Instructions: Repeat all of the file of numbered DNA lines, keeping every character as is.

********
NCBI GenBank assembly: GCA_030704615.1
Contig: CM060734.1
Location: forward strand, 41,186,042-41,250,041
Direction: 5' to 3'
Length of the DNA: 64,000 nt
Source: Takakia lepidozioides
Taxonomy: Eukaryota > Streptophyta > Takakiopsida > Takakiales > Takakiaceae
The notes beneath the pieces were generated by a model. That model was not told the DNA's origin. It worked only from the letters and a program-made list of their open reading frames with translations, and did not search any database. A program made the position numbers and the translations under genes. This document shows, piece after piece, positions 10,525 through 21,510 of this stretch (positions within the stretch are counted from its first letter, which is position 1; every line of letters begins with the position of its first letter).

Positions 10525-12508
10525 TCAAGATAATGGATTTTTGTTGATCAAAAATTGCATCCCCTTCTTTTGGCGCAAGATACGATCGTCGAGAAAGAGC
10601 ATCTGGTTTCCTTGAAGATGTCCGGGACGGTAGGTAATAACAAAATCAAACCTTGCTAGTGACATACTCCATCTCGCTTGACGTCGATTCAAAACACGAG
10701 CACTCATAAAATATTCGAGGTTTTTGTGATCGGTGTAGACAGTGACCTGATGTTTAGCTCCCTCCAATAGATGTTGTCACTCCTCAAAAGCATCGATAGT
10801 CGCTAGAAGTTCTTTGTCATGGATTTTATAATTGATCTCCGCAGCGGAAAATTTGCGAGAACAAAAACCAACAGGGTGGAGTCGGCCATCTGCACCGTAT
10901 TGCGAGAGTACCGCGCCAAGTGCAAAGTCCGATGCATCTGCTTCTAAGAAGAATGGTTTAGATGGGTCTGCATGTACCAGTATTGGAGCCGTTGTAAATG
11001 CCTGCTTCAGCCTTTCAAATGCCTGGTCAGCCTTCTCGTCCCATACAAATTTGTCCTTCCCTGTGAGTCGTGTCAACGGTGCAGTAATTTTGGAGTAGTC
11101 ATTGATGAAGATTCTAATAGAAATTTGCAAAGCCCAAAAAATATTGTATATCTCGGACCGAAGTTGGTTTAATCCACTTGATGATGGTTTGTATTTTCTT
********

NCBI GenBank assembly: GCA_030704615.1
Contig: CM060734.1
Location: forward strand, 41,186,042-41,250,041
Direction: 5' to 3'
Length of the DNA: 64,000 nt
Source: Takakia lepidozioides
Taxonomy: Eukaryota > Streptophyta > Takakiopsida > Takakiales > Takakiaceae
The notes beneath the pieces were generated by a model. That model was not told the DNA's origin. It worked only from the letters and a program-made list of their open reading frames with translations, and did not search any database. A program made the position numbers and the translations under genes. This document shows, piece after piece, positions 10,525 through 21,510 of this stretch (positions within the stretch are counted from its first letter, which is position 1; every line of letters begins with the position of its first letter).

Positions 10525-12508
10525 TCAAGATAATGGATTTTTGTTGATCAAAAATTGCATCCCCTTCTTTTGGCGCAAGATACGATCGTCGAGAAAGAGC
10601 ATCTGGTTTCCTTGAAGATGTCCGGGACGGTAGGTAATAACAAAATCAAACCTTGCTAGTGACATACTCCATCTCGCTTGACGTCGATTCAAAACACGAG
10701 CACTCATAAAATATTCGAGGTTTTTGTGATCGGTGTAGACAGTGACCTGATGTTTAGCTCCCTCCAATAGATGTTGTCACTCCTCAAAAGCATCGATAGT
10801 CGCTAGAAGTTCTTTGTCATGGATTTTATAATTGATCTCCGCAGCGGAAAATTTGCGAGAACAAAAACCAACAGGGTGGAGTCGGCCATCTGCACCGTAT
10901 TGCGAGAGTACCGCGCCAAGTGCAAAGTCCGATGCATCTGCTTCTAAGAAGAATGGTTTAGATGGGTCTGCATGTACCAGTATTGGAGCCGTTGTAAATG
11001 CCTGCTTCAGCCTTTCAAATGCCTGGTCAGCCTTCTCGTCCCATACAAATTTGTCCTTCCCTGTGAGTCGTGTCAACGGTGCAGTAATTTTGGAGTAGTC
11101 ATTGATGAAGATTCTAATAGAAATTTGCAAAGCCCAAAAAATATTGTATATCTCGGACCGAAGTTGGTTTAATCCACTTGATGATGGTTTGTATTTTCTT